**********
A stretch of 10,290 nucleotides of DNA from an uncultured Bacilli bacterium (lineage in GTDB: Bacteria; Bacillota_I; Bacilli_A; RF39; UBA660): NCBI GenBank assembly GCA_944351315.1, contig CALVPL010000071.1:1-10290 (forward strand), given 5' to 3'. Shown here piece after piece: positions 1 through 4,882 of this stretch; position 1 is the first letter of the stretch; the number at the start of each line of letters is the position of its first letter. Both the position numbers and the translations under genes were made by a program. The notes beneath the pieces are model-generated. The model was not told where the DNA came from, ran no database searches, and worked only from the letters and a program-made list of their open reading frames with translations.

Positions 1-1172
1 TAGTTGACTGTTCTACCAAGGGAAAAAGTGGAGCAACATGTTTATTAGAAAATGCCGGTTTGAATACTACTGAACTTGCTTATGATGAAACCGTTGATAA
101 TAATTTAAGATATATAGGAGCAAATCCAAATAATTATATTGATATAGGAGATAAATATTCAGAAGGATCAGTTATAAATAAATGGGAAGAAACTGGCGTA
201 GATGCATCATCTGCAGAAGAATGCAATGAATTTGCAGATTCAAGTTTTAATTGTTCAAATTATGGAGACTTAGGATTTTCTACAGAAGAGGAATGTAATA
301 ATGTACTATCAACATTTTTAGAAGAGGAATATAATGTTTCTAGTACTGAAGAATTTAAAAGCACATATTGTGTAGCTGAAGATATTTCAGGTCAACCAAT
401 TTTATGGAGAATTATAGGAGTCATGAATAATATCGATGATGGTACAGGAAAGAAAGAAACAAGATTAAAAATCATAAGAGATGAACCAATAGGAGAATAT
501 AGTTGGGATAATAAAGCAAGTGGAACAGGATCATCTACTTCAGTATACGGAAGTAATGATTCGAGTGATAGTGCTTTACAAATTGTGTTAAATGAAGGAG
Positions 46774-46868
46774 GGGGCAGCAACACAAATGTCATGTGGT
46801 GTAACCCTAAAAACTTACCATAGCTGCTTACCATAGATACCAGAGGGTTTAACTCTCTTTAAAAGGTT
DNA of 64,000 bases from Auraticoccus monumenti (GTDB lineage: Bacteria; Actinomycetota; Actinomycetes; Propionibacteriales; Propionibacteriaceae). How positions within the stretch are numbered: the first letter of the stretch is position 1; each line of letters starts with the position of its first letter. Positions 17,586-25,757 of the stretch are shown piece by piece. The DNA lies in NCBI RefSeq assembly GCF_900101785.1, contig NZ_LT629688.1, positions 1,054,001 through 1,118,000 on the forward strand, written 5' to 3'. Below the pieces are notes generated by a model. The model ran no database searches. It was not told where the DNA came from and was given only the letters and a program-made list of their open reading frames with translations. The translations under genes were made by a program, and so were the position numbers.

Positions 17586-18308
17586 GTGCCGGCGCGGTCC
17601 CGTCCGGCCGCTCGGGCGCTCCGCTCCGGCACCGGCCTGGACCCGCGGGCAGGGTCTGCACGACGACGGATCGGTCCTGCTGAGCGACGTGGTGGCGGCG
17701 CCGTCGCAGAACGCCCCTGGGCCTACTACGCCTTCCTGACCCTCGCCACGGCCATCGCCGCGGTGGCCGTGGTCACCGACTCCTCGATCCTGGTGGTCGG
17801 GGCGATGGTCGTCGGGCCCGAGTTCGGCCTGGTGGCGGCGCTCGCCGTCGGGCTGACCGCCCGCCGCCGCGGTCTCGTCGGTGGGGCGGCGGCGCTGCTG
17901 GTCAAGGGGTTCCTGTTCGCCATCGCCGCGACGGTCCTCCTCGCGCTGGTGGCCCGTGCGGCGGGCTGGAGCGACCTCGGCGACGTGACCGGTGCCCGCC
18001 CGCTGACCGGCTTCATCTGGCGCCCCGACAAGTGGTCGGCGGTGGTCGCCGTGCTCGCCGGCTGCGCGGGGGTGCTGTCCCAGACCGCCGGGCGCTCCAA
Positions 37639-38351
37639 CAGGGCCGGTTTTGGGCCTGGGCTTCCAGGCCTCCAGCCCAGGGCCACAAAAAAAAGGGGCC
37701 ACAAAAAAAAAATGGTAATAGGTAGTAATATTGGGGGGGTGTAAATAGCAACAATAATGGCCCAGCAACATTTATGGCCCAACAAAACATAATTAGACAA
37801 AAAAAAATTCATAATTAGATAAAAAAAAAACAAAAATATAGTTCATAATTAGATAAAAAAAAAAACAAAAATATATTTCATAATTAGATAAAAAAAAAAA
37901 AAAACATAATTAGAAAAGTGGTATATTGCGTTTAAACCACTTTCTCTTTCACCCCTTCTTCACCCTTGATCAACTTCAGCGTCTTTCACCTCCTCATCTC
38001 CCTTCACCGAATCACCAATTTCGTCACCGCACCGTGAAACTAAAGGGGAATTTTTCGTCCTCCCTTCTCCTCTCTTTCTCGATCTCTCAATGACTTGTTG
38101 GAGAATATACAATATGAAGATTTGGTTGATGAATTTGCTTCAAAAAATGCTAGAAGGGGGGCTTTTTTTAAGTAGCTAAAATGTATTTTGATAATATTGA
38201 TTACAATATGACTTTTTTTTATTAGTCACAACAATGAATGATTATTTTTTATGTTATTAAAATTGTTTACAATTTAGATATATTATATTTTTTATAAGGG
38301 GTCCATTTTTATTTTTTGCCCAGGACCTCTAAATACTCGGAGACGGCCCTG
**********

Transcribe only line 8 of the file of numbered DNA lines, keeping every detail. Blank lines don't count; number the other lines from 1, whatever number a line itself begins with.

501 AGTTGGGATAATAAAGCAAGTGGAACAGGATCATCTACTTCAGTATACGGAAGTAATGATTCGAGTGATAGTGCTTTACAAATTGTGTTAAATGAAGGAG